Tuba Skinny – Pyramid Strut (2014)

Tuba Skinny - Pyramid Strut (2014)
Artist: Tuba Skinny
Album: Pyramid Strut
Year Of Release: 2014
Quality: FLAC (tracks+.cue)

01. Big Chief Battle Axe [03:27]
02. Lonesome Drag [03:12]
03. Freight Train Blues [02:55]
04. Pyramid Strut [03:37]
05. I Got The Cryin Blues [03:14]
06. Cold Morning Shout [03:51]
07. Hesitation Blues [04:23]
08. Skid Dat De Dat [01:40]
09. Mean Blue Spirits [05:44]
10. Gimme Some [03:28]
11. Sweet Lovin Old Soul [03:51]
12. Alligator Crawl [03:33]
13. Blood Thirsty Blues [03:32]
14. Deep Henderson [03:11]
15. Slow Drivin Moan [03:55]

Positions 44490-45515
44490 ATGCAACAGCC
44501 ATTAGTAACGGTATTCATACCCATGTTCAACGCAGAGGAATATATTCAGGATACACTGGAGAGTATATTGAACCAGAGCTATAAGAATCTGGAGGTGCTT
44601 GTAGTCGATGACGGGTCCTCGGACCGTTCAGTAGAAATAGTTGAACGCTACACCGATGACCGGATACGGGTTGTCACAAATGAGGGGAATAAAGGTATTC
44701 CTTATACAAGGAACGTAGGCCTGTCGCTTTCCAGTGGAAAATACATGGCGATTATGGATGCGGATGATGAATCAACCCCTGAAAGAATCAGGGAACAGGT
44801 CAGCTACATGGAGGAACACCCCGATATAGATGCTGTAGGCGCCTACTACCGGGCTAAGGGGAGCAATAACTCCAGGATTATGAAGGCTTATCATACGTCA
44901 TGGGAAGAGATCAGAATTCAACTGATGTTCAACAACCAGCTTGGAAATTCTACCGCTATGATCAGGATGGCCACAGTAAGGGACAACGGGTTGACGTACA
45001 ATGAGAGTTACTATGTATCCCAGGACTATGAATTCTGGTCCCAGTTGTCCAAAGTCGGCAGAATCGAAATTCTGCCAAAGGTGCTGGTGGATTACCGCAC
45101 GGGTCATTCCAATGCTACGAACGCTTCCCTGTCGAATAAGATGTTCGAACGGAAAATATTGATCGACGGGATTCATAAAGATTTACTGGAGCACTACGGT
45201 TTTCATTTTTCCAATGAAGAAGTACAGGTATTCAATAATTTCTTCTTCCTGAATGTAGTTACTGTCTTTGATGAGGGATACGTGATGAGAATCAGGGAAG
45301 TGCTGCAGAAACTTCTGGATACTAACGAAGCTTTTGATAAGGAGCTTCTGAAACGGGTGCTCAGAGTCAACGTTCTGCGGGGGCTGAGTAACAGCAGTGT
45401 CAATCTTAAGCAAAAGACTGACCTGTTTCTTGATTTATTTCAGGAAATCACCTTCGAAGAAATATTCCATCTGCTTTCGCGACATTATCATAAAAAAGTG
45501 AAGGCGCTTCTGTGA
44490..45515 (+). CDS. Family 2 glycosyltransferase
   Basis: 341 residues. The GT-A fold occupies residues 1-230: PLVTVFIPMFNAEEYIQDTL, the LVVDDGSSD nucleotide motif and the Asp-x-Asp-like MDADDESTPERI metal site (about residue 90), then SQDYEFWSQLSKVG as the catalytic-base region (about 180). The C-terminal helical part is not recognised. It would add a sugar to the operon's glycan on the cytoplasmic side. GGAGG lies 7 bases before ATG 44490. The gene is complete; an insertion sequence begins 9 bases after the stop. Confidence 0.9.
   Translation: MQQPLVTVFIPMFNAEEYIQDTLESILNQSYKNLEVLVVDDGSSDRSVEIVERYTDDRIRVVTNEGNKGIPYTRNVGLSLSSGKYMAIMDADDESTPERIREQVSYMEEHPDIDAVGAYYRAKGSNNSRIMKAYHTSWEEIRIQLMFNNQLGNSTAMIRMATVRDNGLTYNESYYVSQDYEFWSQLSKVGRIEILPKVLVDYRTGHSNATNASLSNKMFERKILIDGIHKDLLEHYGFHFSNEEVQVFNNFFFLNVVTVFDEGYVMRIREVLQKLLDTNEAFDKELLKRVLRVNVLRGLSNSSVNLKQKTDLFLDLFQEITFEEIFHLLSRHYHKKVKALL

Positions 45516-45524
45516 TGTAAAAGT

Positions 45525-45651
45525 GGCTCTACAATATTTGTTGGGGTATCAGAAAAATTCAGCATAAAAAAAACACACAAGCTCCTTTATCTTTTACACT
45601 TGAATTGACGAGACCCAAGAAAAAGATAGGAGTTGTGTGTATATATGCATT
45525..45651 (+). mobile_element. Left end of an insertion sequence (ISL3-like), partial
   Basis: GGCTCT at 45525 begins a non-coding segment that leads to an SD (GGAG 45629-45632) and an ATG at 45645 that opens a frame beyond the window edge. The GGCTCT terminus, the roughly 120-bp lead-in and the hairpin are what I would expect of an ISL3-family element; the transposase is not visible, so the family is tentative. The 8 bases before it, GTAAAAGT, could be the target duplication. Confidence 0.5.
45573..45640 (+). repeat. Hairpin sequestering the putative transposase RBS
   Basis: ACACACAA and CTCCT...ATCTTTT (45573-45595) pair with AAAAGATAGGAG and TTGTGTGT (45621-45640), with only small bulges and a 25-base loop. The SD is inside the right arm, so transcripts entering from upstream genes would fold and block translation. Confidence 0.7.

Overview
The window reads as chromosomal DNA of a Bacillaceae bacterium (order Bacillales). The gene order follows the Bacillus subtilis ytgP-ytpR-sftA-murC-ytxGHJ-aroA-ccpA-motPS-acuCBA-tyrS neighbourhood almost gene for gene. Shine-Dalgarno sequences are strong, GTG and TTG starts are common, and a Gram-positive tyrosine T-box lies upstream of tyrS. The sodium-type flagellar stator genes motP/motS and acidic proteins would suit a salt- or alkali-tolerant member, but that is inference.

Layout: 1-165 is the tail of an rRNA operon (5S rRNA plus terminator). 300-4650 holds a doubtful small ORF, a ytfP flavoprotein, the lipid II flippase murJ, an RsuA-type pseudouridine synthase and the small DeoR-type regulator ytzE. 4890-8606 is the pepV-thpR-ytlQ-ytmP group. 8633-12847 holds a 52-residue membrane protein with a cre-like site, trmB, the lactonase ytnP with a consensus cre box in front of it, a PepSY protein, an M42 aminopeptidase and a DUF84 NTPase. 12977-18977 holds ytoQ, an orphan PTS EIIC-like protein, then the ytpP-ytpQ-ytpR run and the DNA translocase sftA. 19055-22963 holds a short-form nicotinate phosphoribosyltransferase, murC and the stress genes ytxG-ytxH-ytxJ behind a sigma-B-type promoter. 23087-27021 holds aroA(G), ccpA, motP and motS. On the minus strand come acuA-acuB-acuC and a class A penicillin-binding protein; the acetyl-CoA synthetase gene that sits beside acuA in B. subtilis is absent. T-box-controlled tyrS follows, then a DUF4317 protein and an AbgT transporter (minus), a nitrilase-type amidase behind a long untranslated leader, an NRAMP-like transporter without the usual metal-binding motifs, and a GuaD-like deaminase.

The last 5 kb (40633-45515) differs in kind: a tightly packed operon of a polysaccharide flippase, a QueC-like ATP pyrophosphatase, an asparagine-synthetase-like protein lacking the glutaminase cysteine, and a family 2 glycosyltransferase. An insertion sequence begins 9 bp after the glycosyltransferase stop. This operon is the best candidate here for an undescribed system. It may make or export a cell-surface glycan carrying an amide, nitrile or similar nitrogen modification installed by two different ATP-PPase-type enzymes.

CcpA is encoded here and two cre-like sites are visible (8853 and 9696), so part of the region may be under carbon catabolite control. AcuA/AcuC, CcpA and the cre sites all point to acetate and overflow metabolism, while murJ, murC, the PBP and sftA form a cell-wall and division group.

Tuba Skinny just keep getting better—and better at capturing their lively early jazz, blues, and ragtime sound in the studio. On this, their fifth release (recorded in Tasmania), the septet mixes those early 20th century sounds with characteristic verve. The opener, “Big Chief Battle Axe,” for example, may best be known from Dr. Michael White’s version, but Tuba Skinny’s take on the 1908 composition is lighter on its feet, with a less heavy beat and more of the instrumental play that makes such early tunes sing, with clarinetist Jon Doyle weaving in and around Shaye Cohn’s cornet in the characteristic group improv. That lively interplay invigorates this entire recording, elevating the 13 vintage numbers to hummable status. Even the slower pieces share in the fun: “Freight Train Blues,” for example, leans on trombonist Barnabus Jones and Cohn’s supple cornet for that train whistle moan, as vocalist (and bass drummer) Erika Lewis delivers her lines straight and not too smoky. But, still, Doyle’s clarinet gets in at the edges, working in and around the tune for the playful filigree that is a constant on this disc. And the two originals stay with the program. “Lonesome Drag” by Lewis offers an up-tempo blues that follows the opener quite naturally, as Lewis’s lightly throaty alto alternates with Cohn’s cornet and Doyle’s clarinet to keep things bouncing along. Cohn’s “Pyramid Strut,” an instrumental, gives Doyle the lead, although Cohn takes a stately solo before Jones joins in for ensemble improvisations and more solos (even tuba player Todd Burdick gets his chance). Tuba Skinnny’s collective effervescence has long characterized the group’s sets on the street or in a club; now they’ve captured that on vinyl, too…

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